“Rule 25 : Court to fix a date for recording settlement and passing decree.-(a) On receipt of any settlement, the court shall fix a date of hearing normally within seven days but in any case not beyond a period of fourteen days. On such date of hearing, if the court is satisfied that the parties have settled their dispute(s), it shall pass a decree in accordance with terms thereof. (b) If the settlement dispose of only certain issues arising in the suit or proceeding, on the basis of which any decree is passed as stated in Clause (a), the court shall proceed further to decide remaining issues.”

It is therefore clear that on receipt of the settlement agreement and after being satisfied as to the voluntariness of the agreement, the civil court has to pass a consent decree within terms of Or. XXIII R 3A of the CPC. The decree, needless to state, is executable.

However, the above rule is incompatible with a mediation settlement agreement in criminal cases, as a criminal court cannot pass a decree, much less execute the same.

This raises questions as to the very legality of referral to mediation and also the enforceability of mediation settlement, in case of a default, which, unfortunately, is extremely common-place.

As far as judicial precedent on this point is concerned, there are divergent views : the Hon’ble High Court of Kerala in Sreelal v. Murali Menon & Anr, Crl. MC. No. 1864/2014 has held that in such a case, the court has no option but to proceed for a trial on merits. The Court held that in absence of compounding of the case by the parties, the matter has to be decided on merits, after a full-blown trial and the question of guilt or innocence of the accused has to be adjudicated, eschewing the factum of settlement totally from consideration as the same cannot be used as a piece of evidence. A meaningful reading of the case reveals that the court was of the opinion that, though criminal compoundable cases could be referred to Lok Adalat under the Legal Services Authority Act, 1987, they could not be referred to mediation in absence of a specific legal authority to that effect. The Hon’ble Court was of the opinion that in case where mediation is employed, it has to be seen in its limited role as a facilitator of compounding of an offence. If the offence is compounded, then, the proceedings end and the accused is to be acquitted of the offence. However, in case of default in compliance of settlement/terms of compounding, no legal sanctity can be attached to the mediation settlement and the matter has to proceed for a trial on merits.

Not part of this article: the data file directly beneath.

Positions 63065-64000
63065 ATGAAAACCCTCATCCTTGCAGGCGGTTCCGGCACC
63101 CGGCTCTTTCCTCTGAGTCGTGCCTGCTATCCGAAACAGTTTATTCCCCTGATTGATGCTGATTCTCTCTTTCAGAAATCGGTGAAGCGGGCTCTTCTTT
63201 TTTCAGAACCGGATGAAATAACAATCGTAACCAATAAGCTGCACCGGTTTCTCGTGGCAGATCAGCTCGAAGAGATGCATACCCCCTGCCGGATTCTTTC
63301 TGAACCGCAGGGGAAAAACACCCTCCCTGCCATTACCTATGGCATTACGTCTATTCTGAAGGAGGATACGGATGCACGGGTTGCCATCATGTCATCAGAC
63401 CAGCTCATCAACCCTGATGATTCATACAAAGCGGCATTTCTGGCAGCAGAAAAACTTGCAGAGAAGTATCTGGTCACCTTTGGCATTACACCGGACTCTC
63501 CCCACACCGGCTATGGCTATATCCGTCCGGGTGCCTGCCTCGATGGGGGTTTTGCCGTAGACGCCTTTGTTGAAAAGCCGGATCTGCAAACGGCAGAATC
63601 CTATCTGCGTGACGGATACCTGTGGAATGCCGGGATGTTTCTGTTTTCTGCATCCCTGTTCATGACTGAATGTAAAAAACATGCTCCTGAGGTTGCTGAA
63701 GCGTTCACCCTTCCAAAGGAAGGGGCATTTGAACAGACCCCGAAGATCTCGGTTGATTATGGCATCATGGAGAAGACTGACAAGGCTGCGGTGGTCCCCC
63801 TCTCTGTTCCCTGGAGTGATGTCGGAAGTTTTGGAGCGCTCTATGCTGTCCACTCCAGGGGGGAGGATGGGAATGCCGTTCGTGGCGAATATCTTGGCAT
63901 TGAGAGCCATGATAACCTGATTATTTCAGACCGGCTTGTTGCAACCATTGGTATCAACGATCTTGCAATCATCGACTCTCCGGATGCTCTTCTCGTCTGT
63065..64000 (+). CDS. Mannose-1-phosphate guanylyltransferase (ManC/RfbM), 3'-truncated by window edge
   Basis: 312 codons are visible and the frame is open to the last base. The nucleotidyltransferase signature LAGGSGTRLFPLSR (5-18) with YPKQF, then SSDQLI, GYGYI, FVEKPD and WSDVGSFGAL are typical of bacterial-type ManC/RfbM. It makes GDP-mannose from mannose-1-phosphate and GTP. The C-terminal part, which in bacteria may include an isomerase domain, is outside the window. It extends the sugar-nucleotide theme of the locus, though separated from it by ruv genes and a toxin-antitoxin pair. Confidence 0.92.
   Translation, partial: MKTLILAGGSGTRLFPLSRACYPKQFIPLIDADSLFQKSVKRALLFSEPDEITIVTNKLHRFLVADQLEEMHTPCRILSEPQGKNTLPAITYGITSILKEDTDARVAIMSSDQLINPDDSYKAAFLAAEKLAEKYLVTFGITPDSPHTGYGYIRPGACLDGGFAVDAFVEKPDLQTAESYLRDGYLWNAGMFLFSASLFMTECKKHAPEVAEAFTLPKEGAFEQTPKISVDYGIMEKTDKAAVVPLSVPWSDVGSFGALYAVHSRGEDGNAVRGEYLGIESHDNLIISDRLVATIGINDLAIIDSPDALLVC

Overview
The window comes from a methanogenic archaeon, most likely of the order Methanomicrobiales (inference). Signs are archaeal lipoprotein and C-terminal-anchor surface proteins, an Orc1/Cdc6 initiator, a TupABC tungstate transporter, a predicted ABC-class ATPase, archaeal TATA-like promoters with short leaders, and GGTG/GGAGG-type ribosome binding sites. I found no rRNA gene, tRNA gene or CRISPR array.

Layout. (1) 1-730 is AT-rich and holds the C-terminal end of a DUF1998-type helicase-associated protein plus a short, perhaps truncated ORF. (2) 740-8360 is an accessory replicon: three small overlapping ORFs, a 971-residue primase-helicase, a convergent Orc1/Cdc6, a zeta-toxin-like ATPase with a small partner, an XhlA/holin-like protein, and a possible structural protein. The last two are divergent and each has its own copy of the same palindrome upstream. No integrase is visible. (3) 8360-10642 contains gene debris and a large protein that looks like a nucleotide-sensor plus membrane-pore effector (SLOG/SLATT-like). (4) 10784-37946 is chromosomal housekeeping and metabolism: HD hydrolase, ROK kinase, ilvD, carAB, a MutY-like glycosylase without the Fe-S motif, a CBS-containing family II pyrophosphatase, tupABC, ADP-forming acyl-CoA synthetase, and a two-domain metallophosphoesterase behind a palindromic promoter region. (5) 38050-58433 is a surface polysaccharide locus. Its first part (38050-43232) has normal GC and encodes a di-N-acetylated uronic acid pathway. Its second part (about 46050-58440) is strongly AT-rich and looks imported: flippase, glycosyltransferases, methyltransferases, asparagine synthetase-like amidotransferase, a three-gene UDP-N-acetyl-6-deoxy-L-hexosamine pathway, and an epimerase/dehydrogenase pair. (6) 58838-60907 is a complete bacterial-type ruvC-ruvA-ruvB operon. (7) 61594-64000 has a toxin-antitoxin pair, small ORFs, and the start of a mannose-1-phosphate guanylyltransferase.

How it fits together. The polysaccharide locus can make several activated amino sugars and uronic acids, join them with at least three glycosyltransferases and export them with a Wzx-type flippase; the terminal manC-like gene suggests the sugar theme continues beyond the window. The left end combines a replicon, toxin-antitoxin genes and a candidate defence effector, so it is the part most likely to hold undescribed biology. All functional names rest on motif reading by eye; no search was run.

As opposed to this, the Hon’ble High Court of Delhi in Manoj Chandak v. M/s Tour Lovers Tourism (India) Pvt Ltd. and M/s. Arun International, has held that settlement in Mediation Centre in a case u/s 138 of the NI Act is binding and is to be treated as an executable decree. In Arun International (supra) the Hon’ble High Court held the mediation settlement agreement to be binding and directed the Magistrate to pass appropriate judgment on the basis of the mediation settlement.

Issues

In view of this divergence of judicial opinion, and legal vacuum highlighted above, the following questions arise :-

1. What is the legality of referral of a criminal compoundable case (such as one u/s 138 of the NI Act) to mediation ?

2. Can the Mediation and Conciliation Rules, 2004 (as applicable to Delhi) formulated in exercise of powers under the CPC, be imported and applied in criminal cases ? If not, how to fill the legal vacuum? Is there a need for separate rules framed in this regard (possibly u/s 477 of the CrPC) ?

3. In cases where the dispute has already been referred to mediation – What is the procedure to be followed thereafter ? Is the matter to be disposed-of taking the very mediated settlement agreement to be evidence of compounding of the case, or the same is to be kept pending, awaiting compliance thereof (for example, when the payments are spread over a long period of time, as is usually the case in such settlement agreements)?

4. If the settlement in Mediation is not complied with, is the court required to proceed with the case for a trial on merits, or hold such a settlement agreement to be executable as a decree ?

5. If the Mediated Settlement Agreement, by itself, is taken to be tantamount to a decree, then, how the same is to be executed ? Is the complainant to be relegated to file an application for execution in a civil court ? and if yes, what should be the appropriate orders with respect to the criminal complaint case at hand. What would be the effect of such a mediated settlement vis-a-vis the criminal complaint case?

There is a serious need for guidelines laying down the legal basis of referral of criminal compoundable cases to mediation, the procedure to be adopted by the mediators/mediation institution, and also laying down the aftermath of mediation proceedings, it’s enforceability and procedure to be adopted by a criminal court on receipt of a mediation settlement agreement and consequences of breach thereof.

Fortunately, the Hon’ble High Court of Delhi has recently accepted and is currently hearing submissions on the above questions, in a Criminal Reference Petition(under Section 395 of the CrPC) made by the author of this article. An authoritative decision by the court will provide much needed legal clarity and shall go a long way in streamlining and preserving the sanctity of mediation as a form of ADR in criminal compoundable cases.